Posted by Alistair.
The Passenger (aka Professione: reporter, 1975), which came out on DVD two weeks ago after being re-released in theaters in late 2005, is a rare find in the movie world. It's a critically-praised film made by a famed director, with universally known and incredibly talented actors—all of whom are performing at or near the peaks of their respective careers—and yet it is and has been virtually unheard of. It's natural to ask with a movie like this why that is. Is there good reason we've never heard of it? Thankfully The Passenger is a lost gem, not a discarded one.
This isn't initially obvious. From the first shot of a sand-swept street in Africa, as Jack Nicholson is slowly brought into visibility and then, even more slowly, into the foreground, it is clear that this film requires a good amount of patience. The cinematic problems seem to multiply from there. Director Michelangelo Antonioni often seems as preoccupied with the movie's scenery as with its plot. There are less than thirty minutes of dialogue in the entire movie. And there is a constant sense of having missed some crucial detail as to who anybody on the screen is, or what drives them. But what initially appear to be drawbacks soon unfold into the film's very strengths. Antonioni focuses on imagery precisely because he knows the imagery that matters, and given the abundance of lush locations he's provided us—from the barren, harshly beautiful deserts of Africa to the dusty, colorful streets and rooftops of Western Europe—there's hardly a moment where something beautiful doesn't pass before our eyes (including the film's leads, the mischievous-as-ever Nicholson, and the sultry French belle Maria Schneider). Although the dialogue may be minimal to a fault, nearly every line holds a gentle touch of the poetic. What is at first shocking is then wholly satisfying when we realize that the ambiguity within the characters is not a flaw, but the very point.
Because of Antonioni's idiosyncratic technique and commitment to building slowly, you may be well into the film's second act before you realize you are watching a continental thriller, replete with guns, chases, politics, and a love interest; sort of an art-film rendition of The Bourne Supremacy. Nicholson plays a reporter writing a piece on civil unrest in Africa. Bored with his job and feeling trapped, Nicholson takes the only out he can, switching identities with the only other American in town after inadvertently discovering that man's corpse. Upon rifling through the man's belongings, Nicholson learns that the man was a gunrunner affiliated with a radical militia having backers in Europe. He then stumbles head first into the other man's life, but finds himself trapped and forced to enlist the help of a French tourist, Schneider (who may or may not work for the militia), in order to escape from both the police and his increasingly suspicious wife.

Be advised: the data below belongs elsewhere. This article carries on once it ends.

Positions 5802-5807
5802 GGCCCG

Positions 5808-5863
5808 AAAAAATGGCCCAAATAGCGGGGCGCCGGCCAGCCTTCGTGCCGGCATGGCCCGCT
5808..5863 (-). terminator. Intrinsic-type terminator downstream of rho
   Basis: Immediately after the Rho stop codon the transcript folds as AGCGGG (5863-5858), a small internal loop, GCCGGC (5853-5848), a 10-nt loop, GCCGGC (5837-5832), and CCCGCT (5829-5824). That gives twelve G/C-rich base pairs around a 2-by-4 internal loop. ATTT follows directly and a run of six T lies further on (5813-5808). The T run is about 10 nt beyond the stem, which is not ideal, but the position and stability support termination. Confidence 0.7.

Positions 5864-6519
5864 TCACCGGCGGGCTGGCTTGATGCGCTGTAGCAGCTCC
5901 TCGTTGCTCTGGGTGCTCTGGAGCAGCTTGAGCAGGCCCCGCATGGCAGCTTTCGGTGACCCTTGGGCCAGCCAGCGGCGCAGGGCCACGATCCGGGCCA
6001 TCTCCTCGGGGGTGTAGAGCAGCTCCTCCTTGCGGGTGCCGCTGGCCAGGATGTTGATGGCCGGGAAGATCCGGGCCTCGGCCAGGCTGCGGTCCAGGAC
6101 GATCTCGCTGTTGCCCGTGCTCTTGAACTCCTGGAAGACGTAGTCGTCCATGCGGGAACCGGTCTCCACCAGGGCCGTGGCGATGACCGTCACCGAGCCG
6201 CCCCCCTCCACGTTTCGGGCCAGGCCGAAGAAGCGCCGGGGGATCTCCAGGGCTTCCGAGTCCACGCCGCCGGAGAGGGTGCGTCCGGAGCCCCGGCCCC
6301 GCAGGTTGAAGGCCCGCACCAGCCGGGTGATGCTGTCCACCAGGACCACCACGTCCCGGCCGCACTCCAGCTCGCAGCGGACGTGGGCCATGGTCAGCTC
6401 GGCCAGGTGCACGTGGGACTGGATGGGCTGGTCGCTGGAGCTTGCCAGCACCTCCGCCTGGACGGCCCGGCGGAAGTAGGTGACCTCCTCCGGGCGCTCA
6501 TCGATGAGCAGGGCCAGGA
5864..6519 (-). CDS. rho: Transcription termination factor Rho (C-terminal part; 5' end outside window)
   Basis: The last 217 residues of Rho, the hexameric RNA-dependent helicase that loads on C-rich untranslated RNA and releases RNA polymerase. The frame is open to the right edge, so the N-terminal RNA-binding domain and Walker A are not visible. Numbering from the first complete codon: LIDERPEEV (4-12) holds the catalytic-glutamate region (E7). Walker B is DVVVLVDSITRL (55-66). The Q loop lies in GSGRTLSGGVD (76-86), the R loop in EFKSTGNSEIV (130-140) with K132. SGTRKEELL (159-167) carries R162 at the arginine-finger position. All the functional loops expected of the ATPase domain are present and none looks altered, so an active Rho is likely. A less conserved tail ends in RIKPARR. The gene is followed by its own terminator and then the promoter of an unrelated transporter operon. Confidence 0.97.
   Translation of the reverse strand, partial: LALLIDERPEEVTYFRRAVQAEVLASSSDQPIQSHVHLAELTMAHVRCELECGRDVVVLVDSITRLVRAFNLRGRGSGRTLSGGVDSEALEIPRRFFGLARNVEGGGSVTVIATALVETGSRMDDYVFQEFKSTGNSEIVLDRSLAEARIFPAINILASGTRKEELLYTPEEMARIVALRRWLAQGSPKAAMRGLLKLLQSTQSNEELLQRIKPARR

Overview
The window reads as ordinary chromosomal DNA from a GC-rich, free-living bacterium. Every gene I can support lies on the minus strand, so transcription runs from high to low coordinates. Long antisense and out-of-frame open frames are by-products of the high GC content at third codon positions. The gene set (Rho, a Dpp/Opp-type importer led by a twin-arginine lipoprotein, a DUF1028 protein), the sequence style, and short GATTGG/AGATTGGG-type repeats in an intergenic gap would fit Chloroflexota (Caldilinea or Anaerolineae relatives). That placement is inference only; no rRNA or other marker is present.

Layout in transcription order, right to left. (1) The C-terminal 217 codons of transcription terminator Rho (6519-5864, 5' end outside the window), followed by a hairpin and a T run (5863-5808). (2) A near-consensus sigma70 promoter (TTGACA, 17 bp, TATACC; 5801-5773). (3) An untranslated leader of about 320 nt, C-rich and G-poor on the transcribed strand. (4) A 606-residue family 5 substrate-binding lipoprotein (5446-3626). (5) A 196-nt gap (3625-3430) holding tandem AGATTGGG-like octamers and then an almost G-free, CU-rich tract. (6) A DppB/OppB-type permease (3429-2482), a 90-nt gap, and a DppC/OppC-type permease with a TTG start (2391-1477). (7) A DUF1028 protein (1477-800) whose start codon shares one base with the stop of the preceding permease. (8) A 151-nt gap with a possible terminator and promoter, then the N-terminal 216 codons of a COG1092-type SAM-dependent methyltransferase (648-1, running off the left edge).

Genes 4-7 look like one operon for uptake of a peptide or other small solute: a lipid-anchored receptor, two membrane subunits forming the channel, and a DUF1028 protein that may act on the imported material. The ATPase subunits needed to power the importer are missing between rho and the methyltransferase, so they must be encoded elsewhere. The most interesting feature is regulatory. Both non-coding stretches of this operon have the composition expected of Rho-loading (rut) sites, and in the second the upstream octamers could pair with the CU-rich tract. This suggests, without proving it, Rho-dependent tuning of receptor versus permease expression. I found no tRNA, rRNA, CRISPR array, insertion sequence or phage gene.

Upon hearing of her husband's death, the reporter's wife (played by Jenny Runacre) is told that her husband was "An excellent reporter—a very detached man, but a brilliant observer". And it is through eyes like these that the world of The Passenger is shown to us. We catch the film's characters, walking down labyrinthine European streets from afar, indistinguished figures among several others. The camera will often follow a particular scene only to be thwarted by a closed door, a dead end, a place we are not allowed to intrude. Several of the film's most poignant moments are glimpsed from the outside, through a window or some other obscuring object.
For all its similarities to bestselling spy novels, this movie is of an entirely different character. The moment at which Nicholson decides to do away with his old self is practically an aside, as are all of the daring chase scenes, the near captures, and the wife's insistence that something about her husband's death does not add up. We don't see the seduction that occurs between Schneider and Nicholson, or the love that somehow develops, only the effects of these causes. We are treated rather to the existential views of pointlessness (borrowed heavily from Camus and from Godard's masterpiece Breathless), expressed by Nicholson and Schneider in their more tender moments together, and the warmly terrifying notion that anything we experience in life does not really matter, at least not more than anything else. After all, life is nothing but a series of events that we cannot control; quite the contrary: they control us. And we're all of us just passengers along for the ride.
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